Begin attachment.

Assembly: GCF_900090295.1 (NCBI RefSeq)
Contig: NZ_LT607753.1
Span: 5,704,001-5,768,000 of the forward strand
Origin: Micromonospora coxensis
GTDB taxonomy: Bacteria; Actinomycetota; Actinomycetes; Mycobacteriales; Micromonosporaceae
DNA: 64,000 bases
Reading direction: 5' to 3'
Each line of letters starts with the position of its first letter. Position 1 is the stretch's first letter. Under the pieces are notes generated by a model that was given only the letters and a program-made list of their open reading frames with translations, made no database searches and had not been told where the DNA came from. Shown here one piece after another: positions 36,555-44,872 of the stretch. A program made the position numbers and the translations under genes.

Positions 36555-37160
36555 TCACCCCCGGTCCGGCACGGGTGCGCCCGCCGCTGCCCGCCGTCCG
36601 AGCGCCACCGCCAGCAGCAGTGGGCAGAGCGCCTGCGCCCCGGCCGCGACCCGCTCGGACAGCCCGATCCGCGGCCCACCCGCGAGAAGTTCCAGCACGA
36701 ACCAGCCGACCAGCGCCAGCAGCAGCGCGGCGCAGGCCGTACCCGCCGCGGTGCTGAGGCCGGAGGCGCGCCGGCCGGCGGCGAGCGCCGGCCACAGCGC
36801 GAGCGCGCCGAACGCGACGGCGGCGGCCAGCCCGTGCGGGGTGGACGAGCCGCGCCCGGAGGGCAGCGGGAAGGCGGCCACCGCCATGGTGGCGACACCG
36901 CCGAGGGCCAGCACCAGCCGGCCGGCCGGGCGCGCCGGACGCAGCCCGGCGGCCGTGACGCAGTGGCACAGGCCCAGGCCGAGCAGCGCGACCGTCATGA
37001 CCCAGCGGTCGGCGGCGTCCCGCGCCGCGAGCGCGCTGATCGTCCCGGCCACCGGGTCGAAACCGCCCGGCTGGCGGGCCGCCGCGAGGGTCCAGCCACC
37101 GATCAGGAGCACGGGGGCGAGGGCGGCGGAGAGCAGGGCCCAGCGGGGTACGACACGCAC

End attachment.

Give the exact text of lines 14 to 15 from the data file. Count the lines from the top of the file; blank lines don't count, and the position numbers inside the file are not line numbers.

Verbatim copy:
36901 CCGAGGGCCAGCACCAGCCGGCCGGCCGGGCGCGCCGGACGCAGCCCGGCGGCCGTGACGCAGTGGCACAGGCCCAGGCCGAGCAGCGCGACCGTCATGA
37001 CCCAGCGGTCGGCGGCGTCCCGCGCCGCGAGCGCGCTGATCGTCCCGGCCACCGGGTCGAAACCGCCCGGCTGGCGGGCCGCCGCGAGGGTCCAGCCACC